The Rise of Madrasah Education in Hong Kong: Exploring the Change of Learning under Integrated Education for Muslim Minorities
This research project focuses on the emerging Madrasahs (Islamic learning institutions) in Hong Kong. While ethnic Muslim students receive modern education in daytime conventional schools, this ethnographic study explores the rise of the Madrasah and how ethnic Muslim youths remain faithful to the Islamic tradition by studying and memorizing the Qur’an in the Madrasah after daytime schooling. While the Madrasah as an Islamic institution has been increasingly subjected to global policing due to suspected links of terrorist attacks in the Post-9/11 era, the rising number of Madrasahs in Hong Kong is understudied. Unlike the security concerns and stereotypical concepts on the Madrasah in the West, this ethnographic study firstly traces the demographic expansion of ethnic minorities and socio-political transformations in explaining the rise of the Madrasah in Hong Kong in the last decade. Secondly, is to understand how ethnic Muslim students and their parents perceive the importance of the Madrasah education in terms of religious piety, moral education and family honor. Third, it explores the emerging challenges faced by Muslim students and educators in conventional schooling. Subsequently, policy implications would be derived in urban planning, multicultural policy and teaching resources driven by the research of the Madrasah in Hong Kong.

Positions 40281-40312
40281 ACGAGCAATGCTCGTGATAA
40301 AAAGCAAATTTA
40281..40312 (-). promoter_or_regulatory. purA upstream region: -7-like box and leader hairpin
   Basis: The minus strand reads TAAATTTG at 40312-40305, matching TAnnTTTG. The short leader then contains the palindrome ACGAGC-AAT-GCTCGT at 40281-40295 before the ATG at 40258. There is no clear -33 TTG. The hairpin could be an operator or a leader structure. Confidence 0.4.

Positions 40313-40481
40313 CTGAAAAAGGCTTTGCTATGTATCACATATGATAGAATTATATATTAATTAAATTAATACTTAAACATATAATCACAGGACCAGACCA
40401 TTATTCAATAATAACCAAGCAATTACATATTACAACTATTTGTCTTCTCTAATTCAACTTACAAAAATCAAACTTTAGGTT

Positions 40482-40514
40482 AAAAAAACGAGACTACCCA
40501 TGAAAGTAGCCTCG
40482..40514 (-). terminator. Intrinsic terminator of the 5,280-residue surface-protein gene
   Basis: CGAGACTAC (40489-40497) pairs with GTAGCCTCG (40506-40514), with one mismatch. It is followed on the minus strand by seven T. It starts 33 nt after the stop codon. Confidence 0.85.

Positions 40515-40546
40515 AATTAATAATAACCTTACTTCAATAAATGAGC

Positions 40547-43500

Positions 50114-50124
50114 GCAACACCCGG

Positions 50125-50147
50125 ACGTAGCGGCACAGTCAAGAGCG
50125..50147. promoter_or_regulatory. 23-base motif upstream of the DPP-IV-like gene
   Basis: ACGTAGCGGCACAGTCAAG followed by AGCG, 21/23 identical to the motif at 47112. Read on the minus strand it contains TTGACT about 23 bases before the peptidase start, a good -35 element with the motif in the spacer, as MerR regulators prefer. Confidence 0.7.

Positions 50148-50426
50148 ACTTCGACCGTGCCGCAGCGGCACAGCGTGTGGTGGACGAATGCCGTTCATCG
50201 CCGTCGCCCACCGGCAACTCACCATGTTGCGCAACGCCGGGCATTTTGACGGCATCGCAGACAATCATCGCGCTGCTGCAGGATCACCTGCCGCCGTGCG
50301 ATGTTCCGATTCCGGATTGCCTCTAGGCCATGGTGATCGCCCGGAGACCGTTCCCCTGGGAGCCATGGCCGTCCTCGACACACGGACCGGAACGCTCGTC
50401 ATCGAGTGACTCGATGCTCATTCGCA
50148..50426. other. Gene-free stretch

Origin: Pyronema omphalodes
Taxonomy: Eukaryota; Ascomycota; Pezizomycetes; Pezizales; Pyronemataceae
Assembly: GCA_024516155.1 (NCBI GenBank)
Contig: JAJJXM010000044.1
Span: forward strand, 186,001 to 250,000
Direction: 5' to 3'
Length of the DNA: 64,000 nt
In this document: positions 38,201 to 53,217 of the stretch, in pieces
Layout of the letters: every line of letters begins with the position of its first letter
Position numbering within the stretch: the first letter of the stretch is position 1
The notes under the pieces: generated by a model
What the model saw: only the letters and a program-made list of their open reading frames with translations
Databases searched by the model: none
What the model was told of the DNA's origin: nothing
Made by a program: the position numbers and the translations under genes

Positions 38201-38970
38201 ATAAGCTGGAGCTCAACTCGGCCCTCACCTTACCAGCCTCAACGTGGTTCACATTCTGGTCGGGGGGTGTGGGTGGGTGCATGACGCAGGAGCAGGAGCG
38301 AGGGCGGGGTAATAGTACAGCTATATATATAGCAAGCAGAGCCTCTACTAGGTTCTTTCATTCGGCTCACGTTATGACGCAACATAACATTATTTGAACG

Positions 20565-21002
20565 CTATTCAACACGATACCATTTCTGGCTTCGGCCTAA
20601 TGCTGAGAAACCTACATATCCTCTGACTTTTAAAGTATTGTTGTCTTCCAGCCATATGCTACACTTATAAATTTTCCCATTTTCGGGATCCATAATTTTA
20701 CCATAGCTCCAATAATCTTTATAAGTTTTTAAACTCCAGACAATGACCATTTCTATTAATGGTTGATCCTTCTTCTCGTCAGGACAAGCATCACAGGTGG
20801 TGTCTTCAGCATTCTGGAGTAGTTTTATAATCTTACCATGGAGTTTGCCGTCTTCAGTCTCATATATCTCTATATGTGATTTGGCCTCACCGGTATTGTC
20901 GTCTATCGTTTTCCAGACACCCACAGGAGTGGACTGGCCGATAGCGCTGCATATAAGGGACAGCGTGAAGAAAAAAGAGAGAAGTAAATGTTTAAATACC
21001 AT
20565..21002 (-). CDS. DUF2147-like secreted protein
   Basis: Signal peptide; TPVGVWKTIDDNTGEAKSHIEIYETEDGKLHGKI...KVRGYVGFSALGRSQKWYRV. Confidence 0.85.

Project Year: 2012-2013
Funding Source: General Research Fund, Research Grants Council
Project Team Member: Ho Wai Yip
Project Detail: Here